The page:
Dog Bite Injuries
Each year more than 4.7 million Americans are bitten by a dog. The American Medical Association estimates that over 330,000 people require emergency medical treatment each year as the result of a dog bite. Over half of these victims are children under the age of twelve. These numbers do not include persons who are injured while evading an attacking or escaped dog. Each year, the homeowner's insurance industry pays more than $1 billion dollars in claims resulting from dog bites.
While most dogs truly are man's best friend, the numbers speak for themselves. There are vicious dogs in our neighborhoods. The best way to address dog bites is by prevention. Be sure that you and your children:
- Never approach strange or unattended dogs;
- Never disturb a dog that is sleeping, eating or nursing puppies;
- Never leave your child unattended in the presence of a dog—even yours;
- Always ask permission to pet a dog; and
- Remember that a wagging tail does not mean the dog is happy or friendly (for example, many dogs wag their tails when fighting).
When prevention fails, it is important to remember that most dogs do not bite—even when they are disturbed or pestered. When an owner knows or should know of his or her dog's propensity to bite, they will be held financially responsible for the harm caused by their dog. However, getting money for your injury is often easier said than done.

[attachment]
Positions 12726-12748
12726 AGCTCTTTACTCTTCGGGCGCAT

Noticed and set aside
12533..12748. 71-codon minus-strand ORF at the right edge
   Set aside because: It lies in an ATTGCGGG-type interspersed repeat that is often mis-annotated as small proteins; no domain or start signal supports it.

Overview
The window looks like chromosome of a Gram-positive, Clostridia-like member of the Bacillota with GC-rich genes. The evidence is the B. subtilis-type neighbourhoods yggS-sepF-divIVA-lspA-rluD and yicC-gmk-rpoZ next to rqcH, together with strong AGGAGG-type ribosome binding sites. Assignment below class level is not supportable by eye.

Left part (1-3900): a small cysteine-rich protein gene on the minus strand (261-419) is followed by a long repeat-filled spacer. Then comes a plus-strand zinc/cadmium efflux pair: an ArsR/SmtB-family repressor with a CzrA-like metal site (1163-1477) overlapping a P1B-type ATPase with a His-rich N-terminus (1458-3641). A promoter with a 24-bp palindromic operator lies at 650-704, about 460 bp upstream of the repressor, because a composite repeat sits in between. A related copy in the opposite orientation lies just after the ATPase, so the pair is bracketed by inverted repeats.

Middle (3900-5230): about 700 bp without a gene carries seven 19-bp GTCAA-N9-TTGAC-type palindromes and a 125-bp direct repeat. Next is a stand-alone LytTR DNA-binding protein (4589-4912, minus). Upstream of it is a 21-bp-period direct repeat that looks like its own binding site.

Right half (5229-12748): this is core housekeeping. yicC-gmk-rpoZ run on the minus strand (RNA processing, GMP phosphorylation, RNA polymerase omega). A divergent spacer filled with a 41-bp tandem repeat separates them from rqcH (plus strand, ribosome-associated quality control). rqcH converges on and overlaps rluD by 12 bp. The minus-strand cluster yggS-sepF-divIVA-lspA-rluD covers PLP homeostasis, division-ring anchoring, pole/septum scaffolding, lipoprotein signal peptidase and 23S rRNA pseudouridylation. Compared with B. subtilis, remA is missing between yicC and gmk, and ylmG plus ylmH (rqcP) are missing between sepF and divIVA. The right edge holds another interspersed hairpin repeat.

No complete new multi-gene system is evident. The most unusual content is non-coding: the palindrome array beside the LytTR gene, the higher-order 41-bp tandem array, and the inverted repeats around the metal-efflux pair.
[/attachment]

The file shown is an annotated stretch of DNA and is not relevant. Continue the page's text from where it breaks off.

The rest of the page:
Owners of vicious dogs often attempt to lay the blame on the victim or the victim's parents, arguing that the dog was provoked or that the child was left unsupervised. Sometimes the courts are willing to entertain such arguments, leading to complex and involved legal proceedings.
If you or a loved one has suffered as the result of a dog bite, please call Kobylinski + Kobylinski if you have any questions or concerns. Remember, the time immediately following an injury is the most crucial time for your case as evidence regarding a dog's propensity to bite and its owner's knowledge can disappear.